Saudi Arabia has been slowly opening its doors for tourists, and now individuals from 49 countries can visit the kingdom for leisure purposes. But precautionary measures must be taken when visiting the kingdom.
On Saturday, Saudi Arabia said it would impose fines on individuals who violate the kingdom's "public decency law." The law, which criminalizes any act deemed distasteful to the public, was officially passed in April but hasn't been implemented till now.
The interior ministry said it had identified "19 offenses," but did not specify the penalties for violations. Some of the offenses include immodest clothing, though female tourists aren't obliged to wear an abaya, and public displays of affection. Female tourists are, however, expected to cover their shoulders and knees when out in public, as highlighted on the kingdom's online visa portal.
"The regulations are meant to ensure that visitors and tourists in the kingdom are aware of the law relating to public behavior so that they comply with it," a statement said.
The law's first article defines public decency as "a set of behaviors and morals that reflect the country's social norms, values and identity."
The law criminalizes bullying in all its forms including calling people names or using racist language as well as engaging in acts of sexual nature when out in public spaces. Playing loud music or making any disruptive sound in public is also prohibited. Immodest clothing, for men and women, or garments with questionable prints on them are punishable under the law. For men, wearing shorts or walking in public in white underwear garments is considered an offense.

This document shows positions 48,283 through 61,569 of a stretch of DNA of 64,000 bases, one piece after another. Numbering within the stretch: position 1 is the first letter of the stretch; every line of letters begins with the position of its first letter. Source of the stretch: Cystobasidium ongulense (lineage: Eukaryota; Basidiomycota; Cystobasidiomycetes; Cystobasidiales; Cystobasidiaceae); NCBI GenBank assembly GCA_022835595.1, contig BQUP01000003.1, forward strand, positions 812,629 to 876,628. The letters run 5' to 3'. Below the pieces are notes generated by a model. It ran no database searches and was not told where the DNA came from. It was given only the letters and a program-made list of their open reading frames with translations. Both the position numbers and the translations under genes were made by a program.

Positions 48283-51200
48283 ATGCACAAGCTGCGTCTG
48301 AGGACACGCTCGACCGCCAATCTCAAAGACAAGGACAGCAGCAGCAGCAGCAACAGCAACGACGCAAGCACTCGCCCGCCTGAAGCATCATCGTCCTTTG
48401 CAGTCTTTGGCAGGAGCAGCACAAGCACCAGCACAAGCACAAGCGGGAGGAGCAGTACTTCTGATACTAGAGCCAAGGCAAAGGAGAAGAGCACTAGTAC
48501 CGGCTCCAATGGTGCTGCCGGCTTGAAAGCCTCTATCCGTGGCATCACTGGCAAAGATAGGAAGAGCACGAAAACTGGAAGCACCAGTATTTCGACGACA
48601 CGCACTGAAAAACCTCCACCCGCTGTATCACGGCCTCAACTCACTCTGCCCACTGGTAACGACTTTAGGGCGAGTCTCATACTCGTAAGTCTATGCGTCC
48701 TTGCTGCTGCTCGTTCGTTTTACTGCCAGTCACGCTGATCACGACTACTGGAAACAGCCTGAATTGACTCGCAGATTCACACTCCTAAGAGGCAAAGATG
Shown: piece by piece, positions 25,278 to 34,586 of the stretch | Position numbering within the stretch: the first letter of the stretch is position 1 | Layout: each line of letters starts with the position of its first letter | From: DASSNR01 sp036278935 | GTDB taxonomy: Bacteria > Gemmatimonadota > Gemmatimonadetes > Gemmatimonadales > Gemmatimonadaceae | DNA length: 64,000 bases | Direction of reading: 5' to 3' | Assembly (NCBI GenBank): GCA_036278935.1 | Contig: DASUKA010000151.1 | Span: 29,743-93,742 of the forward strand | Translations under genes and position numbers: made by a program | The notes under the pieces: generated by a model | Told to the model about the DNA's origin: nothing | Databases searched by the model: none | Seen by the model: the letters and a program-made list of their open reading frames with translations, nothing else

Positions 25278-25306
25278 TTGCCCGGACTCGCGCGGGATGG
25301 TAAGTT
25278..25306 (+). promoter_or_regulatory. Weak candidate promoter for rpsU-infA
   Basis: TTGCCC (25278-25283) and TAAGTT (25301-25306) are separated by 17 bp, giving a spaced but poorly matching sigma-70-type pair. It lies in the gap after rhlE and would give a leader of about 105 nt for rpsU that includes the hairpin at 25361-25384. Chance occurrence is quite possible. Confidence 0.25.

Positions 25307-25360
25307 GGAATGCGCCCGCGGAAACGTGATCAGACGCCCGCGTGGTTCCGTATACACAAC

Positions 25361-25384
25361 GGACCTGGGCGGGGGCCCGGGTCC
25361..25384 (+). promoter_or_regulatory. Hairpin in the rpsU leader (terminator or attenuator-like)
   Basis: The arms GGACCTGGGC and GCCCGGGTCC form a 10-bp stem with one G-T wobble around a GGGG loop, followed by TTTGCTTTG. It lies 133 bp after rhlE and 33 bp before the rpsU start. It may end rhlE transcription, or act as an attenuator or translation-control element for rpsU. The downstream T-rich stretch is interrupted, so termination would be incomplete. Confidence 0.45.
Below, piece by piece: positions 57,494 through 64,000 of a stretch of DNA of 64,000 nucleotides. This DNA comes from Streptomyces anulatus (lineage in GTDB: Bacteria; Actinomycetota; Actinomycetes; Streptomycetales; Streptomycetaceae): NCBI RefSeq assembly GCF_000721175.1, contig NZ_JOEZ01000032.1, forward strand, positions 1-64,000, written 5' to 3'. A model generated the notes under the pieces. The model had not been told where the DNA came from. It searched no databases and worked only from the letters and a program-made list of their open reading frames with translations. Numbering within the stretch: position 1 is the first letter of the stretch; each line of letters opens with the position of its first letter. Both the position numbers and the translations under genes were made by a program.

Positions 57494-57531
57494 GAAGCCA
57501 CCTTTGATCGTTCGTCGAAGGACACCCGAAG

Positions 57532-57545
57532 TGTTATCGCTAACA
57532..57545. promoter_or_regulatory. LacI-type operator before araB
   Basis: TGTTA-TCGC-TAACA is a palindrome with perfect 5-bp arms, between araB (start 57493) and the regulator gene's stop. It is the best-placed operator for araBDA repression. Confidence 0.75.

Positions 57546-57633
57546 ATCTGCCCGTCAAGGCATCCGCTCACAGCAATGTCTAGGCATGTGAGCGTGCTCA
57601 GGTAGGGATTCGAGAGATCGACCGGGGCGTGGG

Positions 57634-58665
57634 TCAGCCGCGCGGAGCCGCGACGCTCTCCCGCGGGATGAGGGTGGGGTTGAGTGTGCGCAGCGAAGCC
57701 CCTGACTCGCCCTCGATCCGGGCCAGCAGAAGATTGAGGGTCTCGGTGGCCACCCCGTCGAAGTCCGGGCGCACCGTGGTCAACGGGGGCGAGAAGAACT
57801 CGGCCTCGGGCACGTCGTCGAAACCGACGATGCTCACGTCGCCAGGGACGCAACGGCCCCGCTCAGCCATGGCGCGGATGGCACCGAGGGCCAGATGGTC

In addition to the above, the law criminalizes crossing a queue in a public space, filming people without their consent, unlicensed graffiti art, putting up posters in streets, placing advertising brochures in front of homes or on cars, littering, and going into mosques while wearing dirty clothes.
As the kingdom welcomes tourists, it is quite expected to see the law take effect now. According to Reuters, the fines can range anywhere from 50 riyals ($13) to 6,000 riyals ($1,600). Fines may double if it's a repeat offense.
The law affects a wide range of public spaces
Any place outside a person's home or personal space is governed by the "public decency law," including:
- All public transportation
- Educational facilities
- Medical facilities
- Shopping centers
- Sports stadiums
- Sports clubs/gyms
The authorities responsible for issuing fines under the legislation include the kingdom's Ministry of Interior and the country's Tourism Authority.
Relaxed laws under Vision 2030
Saudi Arabia has eased up its conservative laws in recent years. Confining the power of the kingdom's religious police was the first step taken to ensure materialization.
The kingdom has since lifted bans on cinemas and women drivers. It's even hosted mixed-gender events and music festivals. The fact that the kingdom is giving tourists the chance to visit the kingdom - without a religious purpose - is an additional step forward. Alcohol remains illegal, which may turn away some travelers. It also remains unclear whether unmarried foreign couples would be allowed to share a hotel room.
Still, jumpstarting the tourism sector is one of the key goals under Crown Prince Mohammed bin Salman's Vision 2030 which aims at reducing the country's reliance on oil. And the developments are materializing quicker than expected.